On Friday, the United States Census Bureau made an announcement about the start of the construction of an estimated 923,400 housing units in the year 2014. As many may know, this is far below the forecasts made by a number of analysts for 2013 and is also far below what is considered the long term annual average of the start of up to 1.5 million construction units. There are a number of factors, which include the lack of lots wherein they can begin these constructions, as well as the inaccessible labor markets of particular regions, as per various economic analysts as well as home builders. What has been pointed out as one of the more major reasons for this low level of performance is the rise of 1% in interest rates for mortgages between the months of May and September which severely crippled the demand for new housing.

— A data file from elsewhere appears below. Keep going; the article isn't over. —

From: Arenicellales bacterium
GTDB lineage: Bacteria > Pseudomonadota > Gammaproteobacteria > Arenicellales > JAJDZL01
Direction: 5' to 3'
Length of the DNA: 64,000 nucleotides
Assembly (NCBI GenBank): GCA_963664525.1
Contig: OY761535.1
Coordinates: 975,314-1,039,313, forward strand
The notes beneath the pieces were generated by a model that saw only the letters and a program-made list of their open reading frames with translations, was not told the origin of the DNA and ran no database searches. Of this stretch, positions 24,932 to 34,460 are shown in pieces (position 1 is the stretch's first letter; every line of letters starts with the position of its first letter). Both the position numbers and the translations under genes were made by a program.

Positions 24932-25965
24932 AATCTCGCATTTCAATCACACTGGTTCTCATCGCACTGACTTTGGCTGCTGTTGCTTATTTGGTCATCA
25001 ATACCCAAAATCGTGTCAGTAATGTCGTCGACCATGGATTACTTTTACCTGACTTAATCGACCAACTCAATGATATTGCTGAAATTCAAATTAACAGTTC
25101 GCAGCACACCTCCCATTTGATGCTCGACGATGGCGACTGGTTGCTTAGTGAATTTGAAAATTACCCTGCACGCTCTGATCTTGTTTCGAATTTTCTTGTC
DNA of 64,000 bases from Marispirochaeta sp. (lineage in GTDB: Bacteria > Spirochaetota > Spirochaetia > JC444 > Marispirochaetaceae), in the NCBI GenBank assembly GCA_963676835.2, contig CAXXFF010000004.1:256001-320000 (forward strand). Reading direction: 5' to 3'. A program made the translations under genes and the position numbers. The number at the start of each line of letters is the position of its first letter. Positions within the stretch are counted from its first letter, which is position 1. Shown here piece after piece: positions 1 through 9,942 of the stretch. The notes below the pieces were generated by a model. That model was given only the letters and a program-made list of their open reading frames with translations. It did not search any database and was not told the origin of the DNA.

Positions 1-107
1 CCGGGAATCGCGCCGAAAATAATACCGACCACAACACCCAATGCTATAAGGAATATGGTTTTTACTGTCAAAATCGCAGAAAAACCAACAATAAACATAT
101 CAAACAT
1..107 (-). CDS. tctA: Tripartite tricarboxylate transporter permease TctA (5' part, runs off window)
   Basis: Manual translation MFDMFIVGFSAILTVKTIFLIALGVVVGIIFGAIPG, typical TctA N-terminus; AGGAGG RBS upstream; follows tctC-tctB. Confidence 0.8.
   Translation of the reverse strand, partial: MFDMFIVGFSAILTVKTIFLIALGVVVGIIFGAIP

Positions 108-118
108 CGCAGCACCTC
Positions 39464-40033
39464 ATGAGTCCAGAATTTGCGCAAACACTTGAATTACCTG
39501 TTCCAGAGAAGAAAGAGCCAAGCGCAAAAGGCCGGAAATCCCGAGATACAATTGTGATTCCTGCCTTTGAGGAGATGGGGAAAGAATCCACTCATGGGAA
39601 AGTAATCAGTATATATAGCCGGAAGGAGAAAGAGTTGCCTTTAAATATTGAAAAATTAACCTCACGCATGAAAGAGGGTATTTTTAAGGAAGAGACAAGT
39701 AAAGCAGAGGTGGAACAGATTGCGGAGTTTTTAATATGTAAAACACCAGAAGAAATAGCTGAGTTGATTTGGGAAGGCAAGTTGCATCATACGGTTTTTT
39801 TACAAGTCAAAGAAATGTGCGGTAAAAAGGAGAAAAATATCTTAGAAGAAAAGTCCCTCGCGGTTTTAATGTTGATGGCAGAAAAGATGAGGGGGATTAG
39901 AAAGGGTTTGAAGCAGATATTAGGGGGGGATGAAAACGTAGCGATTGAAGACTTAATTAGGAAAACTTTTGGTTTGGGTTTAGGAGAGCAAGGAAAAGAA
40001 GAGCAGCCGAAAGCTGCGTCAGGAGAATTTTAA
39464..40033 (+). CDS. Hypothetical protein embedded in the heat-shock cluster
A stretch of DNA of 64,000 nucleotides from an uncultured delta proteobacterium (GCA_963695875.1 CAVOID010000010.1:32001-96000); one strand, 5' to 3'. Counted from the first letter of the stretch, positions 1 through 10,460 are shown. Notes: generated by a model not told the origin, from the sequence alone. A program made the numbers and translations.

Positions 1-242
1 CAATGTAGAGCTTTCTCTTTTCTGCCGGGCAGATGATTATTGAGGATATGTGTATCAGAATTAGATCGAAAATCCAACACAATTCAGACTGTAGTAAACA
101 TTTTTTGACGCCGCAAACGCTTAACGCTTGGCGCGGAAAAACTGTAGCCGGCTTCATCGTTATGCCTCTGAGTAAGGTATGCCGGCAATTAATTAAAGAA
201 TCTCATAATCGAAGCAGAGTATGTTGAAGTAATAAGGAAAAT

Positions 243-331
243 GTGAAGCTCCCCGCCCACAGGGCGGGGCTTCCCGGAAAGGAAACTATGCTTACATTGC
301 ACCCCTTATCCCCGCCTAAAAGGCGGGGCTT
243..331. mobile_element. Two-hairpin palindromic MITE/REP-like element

According to the chief economist for the National Association of Home Builders (NAHB), David Crowe, builders for these constructions could have definitely overcome any of the various difficulties they were facing with supply but were unable to, since this increase in the rates of interest on mortgages weakened demand among prospective consumers. The only forecasters who were even close to this figure were cited as being rather conservative, that is, till the results came out.